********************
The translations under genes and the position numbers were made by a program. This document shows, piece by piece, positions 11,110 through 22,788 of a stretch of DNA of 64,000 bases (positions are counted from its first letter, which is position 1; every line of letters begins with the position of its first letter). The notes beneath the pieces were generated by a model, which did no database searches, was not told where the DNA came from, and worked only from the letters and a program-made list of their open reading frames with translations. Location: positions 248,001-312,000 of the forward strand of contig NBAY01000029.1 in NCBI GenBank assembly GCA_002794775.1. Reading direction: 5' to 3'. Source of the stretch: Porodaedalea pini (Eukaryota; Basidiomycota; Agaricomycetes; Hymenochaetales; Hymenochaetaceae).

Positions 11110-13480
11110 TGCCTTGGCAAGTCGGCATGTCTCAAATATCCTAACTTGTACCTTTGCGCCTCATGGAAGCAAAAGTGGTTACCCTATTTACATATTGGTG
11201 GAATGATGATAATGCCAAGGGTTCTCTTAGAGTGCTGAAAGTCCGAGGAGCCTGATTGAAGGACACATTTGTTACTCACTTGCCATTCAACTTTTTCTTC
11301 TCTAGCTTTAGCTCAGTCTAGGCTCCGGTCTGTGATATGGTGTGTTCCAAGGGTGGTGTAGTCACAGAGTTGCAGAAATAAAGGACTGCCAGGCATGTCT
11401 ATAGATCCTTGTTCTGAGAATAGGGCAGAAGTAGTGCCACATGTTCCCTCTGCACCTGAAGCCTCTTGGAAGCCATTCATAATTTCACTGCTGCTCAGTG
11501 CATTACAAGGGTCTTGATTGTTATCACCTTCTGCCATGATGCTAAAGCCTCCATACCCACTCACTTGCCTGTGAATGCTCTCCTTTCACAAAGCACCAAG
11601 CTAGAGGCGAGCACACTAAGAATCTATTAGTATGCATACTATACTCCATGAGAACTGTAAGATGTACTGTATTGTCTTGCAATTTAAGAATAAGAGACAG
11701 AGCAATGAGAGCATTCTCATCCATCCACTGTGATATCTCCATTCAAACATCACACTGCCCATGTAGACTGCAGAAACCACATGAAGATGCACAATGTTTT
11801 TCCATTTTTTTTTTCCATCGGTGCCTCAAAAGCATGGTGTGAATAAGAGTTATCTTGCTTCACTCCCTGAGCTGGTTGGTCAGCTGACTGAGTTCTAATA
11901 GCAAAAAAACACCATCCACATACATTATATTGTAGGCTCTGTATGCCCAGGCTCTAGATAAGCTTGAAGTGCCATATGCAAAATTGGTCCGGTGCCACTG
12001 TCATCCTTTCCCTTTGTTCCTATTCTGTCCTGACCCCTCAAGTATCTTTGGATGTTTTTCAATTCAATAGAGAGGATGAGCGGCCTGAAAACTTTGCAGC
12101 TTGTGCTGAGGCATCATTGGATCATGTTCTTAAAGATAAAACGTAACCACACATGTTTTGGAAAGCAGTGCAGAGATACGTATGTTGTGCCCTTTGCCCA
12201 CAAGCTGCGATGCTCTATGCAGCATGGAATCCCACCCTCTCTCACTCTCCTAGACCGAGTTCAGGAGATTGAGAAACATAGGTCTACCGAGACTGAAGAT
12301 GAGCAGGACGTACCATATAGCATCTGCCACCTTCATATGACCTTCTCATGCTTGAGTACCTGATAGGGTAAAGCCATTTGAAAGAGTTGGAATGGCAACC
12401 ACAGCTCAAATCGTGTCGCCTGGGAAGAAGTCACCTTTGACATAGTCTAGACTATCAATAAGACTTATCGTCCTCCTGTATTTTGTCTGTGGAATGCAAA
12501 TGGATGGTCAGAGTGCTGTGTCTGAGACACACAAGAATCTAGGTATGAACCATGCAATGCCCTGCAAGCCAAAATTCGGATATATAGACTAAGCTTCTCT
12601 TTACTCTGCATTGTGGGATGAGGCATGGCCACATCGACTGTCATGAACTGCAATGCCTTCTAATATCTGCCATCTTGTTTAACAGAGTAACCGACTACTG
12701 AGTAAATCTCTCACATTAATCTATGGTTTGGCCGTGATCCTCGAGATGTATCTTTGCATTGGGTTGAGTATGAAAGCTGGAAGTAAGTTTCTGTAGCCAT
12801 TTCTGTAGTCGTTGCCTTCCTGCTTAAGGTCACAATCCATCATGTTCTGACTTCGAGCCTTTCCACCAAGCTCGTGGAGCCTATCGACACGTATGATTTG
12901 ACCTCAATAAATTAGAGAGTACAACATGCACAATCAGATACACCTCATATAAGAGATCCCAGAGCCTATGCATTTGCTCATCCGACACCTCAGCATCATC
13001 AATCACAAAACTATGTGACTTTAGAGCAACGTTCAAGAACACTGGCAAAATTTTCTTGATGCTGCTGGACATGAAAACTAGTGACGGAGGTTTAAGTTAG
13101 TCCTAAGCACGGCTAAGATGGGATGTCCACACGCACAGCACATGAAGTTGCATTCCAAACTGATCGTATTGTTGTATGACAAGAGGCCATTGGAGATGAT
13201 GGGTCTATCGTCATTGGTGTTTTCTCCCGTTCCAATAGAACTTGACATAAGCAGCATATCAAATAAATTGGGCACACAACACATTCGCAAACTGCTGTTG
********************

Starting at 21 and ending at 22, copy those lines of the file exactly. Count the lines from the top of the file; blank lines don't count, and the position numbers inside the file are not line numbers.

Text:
12901 ACCTCAATAAATTAGAGAGTACAACATGCACAATCAGATACACCTCATATAAGAGATCCCAGAGCCTATGCATTTGCTCATCCGACACCTCAGCATCATC
13001 AATCACAAAACTATGTGACTTTAGAGCAACGTTCAAGAACACTGGCAAAATTTTCTTGATGCTGCTGGACATGAAAACTAGTGACGGAGGTTTAAGTTAG